Gut training is something endurance athletes need to be doing if you want to increase your fuelling but no point putting that amount of carbohydrate into your gut, if it's not going anywhere - that's only going to end badly, the longer you exercise. 

Our gut is the rate limiter - we can throw 200-300 grams of carbohydrate into our stomach, but it just isn't going to digest and absorb and move across the intestinal wall into our bloodstream.



There has been a growing trend around body composition and the need to NOT be the leanest, lightest body that you can be.

At 2000 Sydney Olympic Games elite athletes were very lean and light. But now a push to put on more muscle so we have more strength - we're stronger and we have more power.

Increase weight - but muscle weight, not fat weight.

So strong, not skinny - like Blummenfelt, as an example.

Don’t be carb phobic, don’t under fuel.

Eat strategically, fuel better, put on muscle, get strength and power, so you can train and race harder.



There is a trend that sees people obsessed with the low carb high fat diet that is Keto.

I have an expert in this space, Louise Burke. recording a podcast with me shortly so keep an eye out for that.

If you are a slower athlete, a big diesel engine, you're happy to go at very aerobic intensity for a long period of time and you don't want any speed or intensity, then it could potentially work for you. But as soon as you want to go faster, and the intensity rises, or potentially you do a very hilly course where your heart rate is going to spike, then the low carb high fat or keto methodology may not be the best fit for you.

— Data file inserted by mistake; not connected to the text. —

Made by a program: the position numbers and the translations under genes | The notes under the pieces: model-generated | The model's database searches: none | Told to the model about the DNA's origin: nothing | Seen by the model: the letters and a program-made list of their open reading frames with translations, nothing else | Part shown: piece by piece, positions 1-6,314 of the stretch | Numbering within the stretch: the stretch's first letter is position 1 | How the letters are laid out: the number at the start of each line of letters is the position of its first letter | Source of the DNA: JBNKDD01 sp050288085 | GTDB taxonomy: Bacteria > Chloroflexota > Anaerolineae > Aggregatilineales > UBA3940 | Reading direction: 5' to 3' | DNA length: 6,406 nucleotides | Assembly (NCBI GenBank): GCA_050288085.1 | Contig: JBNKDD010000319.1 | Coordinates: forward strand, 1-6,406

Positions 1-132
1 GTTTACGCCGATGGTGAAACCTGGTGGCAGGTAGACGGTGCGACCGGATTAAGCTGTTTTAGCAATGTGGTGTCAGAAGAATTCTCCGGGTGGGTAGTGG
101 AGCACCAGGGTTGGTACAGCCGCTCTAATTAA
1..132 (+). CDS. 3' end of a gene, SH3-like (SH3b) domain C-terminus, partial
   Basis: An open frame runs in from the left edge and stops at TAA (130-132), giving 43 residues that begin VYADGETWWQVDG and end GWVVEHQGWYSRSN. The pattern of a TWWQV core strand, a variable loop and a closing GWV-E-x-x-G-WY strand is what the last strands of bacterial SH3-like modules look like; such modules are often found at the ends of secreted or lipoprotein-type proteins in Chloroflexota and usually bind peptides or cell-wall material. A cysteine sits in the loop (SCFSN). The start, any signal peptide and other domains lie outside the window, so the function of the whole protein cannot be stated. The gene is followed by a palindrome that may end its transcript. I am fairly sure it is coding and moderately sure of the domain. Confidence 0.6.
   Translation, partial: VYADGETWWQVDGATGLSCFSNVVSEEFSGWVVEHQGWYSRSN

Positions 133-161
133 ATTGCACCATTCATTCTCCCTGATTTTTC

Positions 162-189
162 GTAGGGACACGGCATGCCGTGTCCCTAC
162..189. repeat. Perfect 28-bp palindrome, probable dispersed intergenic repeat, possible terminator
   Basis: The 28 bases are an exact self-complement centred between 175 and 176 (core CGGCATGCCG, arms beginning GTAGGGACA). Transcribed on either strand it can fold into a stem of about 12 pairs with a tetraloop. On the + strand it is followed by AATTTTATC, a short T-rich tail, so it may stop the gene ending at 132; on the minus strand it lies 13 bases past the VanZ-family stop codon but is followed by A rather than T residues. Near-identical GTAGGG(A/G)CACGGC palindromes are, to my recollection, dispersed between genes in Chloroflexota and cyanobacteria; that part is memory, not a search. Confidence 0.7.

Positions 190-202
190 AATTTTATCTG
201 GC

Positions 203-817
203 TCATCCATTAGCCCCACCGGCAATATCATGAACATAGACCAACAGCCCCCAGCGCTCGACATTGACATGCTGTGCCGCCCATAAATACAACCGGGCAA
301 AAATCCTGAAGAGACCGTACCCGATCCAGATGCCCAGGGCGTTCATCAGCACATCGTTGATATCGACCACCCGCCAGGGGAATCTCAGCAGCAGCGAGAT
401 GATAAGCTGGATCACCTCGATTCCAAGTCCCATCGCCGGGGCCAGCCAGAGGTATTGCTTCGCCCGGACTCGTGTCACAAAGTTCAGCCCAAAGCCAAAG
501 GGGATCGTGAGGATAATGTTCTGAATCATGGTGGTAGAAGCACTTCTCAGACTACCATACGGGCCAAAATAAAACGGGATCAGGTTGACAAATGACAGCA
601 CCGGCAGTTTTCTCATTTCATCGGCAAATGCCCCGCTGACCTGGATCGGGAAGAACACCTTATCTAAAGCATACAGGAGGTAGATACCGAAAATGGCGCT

I recommend strategic periodisation of your carbohydrate.



Exploring the merits of following a keto, vegetarian, vegan or plant based diet is a whole podcast episode in itself!

This trend surfaced a few years ago. Paleo to Vegan, the Netflix documentary, saw people that went from a diet of eating T-bone the size of my quad switching to a plant-based diet! No wonder they saw an improvement!

Vegan - excludes all animal products - fish, eggs, honey (and even leather products

Vegetarian - may include eggs, dairy, fish etc.  

Plant-Based - eat a diet based purely on plants.

  • Higher in CHO
  • Antioxidants, phytochemicals
  • Vegan doesn’t mean it’s healthier 
  • 3 month performance studies saw no performance change

Whichever way you choose to eat, my advice to you is just make sure you're still ticking all the right boxes for what you need. So if you plan on going vegan or plan on making a change to your diet like that, you just need to understand  - what are the things that you will then be missing? And how do you replace that effectively with the plant based alternatives? E.g. Protein and key nutrients that are important in endurance sport -  Iron, Zinc, Calcium, B12, creatine (lower stores).

I’d not recommend a quick change - understand how to meet needs before making a rapid change.


Lots of athletes would benefit from eating more plant-based foods - without the need to put rules around diet. I recommend triathletes look to improve their overall diet quality - higher antioxidants - without excluding animal based food.


To dive deeper, listen to the Triathlon Nutrition Academy Podcast, EP 78 - Sports Nutrition Trends For 2023

If you are interested in learning more about the Triathlon Nutrition Academy Program and what it can do for you, head HERE to join the waitlist. DOORS CLOSE TOMORROW!!